Leading pro-life groups don’t have much good to say about the proposed changes the HHS department announced today to the Obamacare mandate that forces religious groups and religiously-run companies to pay for birth control and abortion-causing drugs.
The Christian Medical Association (CMA), the nation’s largest faith-based association of physicians, today called the administration’s policy announcement regarding its contraceptives and sterilization mandate “unacceptable,” noting that the ruling still flouts the First Amendment.
CMA CEO Dr. David Stevens said, “This latest version of the contraceptives and sterilization mandate remains unacceptable. Since when does the government get to pick and choose which groups will get to enjoy First Amendment protections? Our founders intended the First Amendment to protect every American’s freedom to act according to one’s conscience. They didn’t specify that only groups deemed religious will be afforded this protection; freedom of conscience applies equally to all Americans.”
Dr. Gene Rudd, CMA Exec. VP, noted, “The administration fails to understand that many employers and individual Americans, regardless of a religious label or not, maintain strong conscience objections to participating in any, way, shape or form in a plan that promotes pills that the FDA says can cause the demise of a living human embryo — a developing baby in her earliest stage.”
Dr. Stevens added, “It would appear that the administration is trying to diffuse the pressure from federal courts around the country by throwing a sop to religious groups. If administration officials think that this action will somehow cause us to back down and accept the terms of surrender, well, that’s just not going to happen. We all plan to stand united in the fight to ensure that everyone’s First Amendment freedoms of religion and conscience are protected.”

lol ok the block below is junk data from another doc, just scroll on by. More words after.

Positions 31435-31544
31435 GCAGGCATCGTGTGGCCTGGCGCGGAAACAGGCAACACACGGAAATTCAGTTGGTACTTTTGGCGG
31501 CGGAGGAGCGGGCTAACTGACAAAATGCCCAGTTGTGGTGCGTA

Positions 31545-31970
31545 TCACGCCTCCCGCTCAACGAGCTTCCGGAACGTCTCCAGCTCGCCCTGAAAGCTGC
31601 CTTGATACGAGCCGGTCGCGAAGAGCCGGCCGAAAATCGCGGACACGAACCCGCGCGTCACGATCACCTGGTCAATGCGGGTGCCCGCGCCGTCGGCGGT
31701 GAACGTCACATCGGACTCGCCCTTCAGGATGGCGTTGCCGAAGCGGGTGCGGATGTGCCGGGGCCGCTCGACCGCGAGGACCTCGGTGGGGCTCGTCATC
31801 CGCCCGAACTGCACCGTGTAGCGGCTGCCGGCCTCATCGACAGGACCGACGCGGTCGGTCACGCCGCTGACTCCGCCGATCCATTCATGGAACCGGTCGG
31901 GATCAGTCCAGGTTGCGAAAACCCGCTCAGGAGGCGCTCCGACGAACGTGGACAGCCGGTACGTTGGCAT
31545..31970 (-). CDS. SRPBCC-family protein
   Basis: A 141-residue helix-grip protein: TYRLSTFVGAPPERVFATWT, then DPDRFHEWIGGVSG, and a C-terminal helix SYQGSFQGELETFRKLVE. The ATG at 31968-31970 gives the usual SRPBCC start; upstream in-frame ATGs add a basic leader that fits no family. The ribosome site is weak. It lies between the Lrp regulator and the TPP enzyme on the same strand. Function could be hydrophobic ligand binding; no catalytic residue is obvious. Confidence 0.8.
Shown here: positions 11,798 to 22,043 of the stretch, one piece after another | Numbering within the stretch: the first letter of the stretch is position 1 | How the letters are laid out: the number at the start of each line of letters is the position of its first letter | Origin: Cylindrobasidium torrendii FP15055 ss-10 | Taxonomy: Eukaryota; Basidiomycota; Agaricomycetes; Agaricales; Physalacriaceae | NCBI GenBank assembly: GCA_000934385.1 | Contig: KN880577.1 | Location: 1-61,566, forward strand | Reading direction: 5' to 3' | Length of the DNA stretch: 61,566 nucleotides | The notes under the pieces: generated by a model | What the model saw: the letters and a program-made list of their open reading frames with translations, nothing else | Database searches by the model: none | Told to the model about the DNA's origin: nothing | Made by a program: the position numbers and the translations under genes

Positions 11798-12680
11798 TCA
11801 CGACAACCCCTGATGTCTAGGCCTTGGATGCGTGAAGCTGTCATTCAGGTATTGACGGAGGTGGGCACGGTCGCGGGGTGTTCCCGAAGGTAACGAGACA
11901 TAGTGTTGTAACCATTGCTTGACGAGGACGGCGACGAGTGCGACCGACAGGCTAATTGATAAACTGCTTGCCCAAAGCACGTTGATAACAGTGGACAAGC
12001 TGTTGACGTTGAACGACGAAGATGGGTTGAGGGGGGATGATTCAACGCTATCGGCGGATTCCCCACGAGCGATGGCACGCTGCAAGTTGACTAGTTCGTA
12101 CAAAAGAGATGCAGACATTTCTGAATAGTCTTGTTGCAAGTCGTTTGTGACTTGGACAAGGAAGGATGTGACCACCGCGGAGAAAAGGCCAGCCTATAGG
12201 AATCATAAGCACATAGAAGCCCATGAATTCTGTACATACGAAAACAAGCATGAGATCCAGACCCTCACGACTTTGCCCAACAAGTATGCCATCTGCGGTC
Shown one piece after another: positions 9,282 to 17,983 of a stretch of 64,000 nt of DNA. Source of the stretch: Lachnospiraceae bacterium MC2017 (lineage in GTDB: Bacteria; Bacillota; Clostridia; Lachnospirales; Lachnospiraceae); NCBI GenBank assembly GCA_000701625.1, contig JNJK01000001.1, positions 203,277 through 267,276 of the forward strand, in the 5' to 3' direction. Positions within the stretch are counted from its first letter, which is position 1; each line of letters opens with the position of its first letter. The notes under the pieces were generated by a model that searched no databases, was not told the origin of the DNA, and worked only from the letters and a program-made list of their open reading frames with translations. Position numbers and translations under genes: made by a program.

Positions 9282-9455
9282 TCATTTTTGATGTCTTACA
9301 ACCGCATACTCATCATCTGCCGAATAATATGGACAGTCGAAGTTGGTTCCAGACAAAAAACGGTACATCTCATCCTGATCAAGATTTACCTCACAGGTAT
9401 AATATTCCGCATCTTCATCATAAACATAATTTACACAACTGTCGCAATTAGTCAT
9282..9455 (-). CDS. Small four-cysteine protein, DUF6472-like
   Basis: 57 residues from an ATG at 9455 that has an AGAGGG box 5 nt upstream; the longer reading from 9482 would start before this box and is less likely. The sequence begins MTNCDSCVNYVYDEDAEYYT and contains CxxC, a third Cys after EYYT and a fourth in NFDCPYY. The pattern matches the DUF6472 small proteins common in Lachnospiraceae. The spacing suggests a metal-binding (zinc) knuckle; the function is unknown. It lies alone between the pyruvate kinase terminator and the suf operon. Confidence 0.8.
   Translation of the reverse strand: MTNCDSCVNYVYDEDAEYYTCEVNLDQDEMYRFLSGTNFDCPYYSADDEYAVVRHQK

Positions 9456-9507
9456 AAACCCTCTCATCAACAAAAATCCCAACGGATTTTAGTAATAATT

Senator Orrin Hatch today said that a Department of Health and Human Services (HHS) decision requiring employers to provide health care services in violation of their faith should be overturned by the courts, because it violates the Religious Freedom Restoration Act (RFRA) that Hatch helped push through the Congress on a bipartisan basis.“This is a sad day. Freedom of religion and the right of peoples of faith to be protected against government intrusion must be sacrosanct,” said Hatch. “Unfortunately, this White House doesn’t seem to believe in that Constitutional guarantee – forcing private companies to provide health care services in violation of their beliefs. I’m confident, however, that this misguided policy will be overturned by the courts as I believe it is in violation of the Religious Freedom Restoration Act.”
In 1993, the RFRA was passed unanimously by the House and by a vote of 97-3 in the Senate and was signed into law by President Clinton. It states that the government may not “substantially burden a person’s exercise of religion” unless its action is “the least restrictive means of furthering [a] compelling governmental interest.”
Hatch is leading a group of Senators who supported RFRA in a friend of the court brief to be filed in the U.S. Court of Appeals for the 10th Circuit arguing that the HHS mandate violates RFRA. That lawsuit is being brought by the owners of a private company. This proposed revision of the mandate would not apply to private companies so the defect is the same.
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“If this president is a so-called constitutional scholar-as his supporters in the media portray him-then his law school should be embarrassed. In 80 pages of legalese and gobbledygook, this administration fails to recognize the constitutionally protected freedom of conscience that all Americans-not just religious organizations as defined by the IRS-are guaranteed in their personal lives and in the workplace,” he said.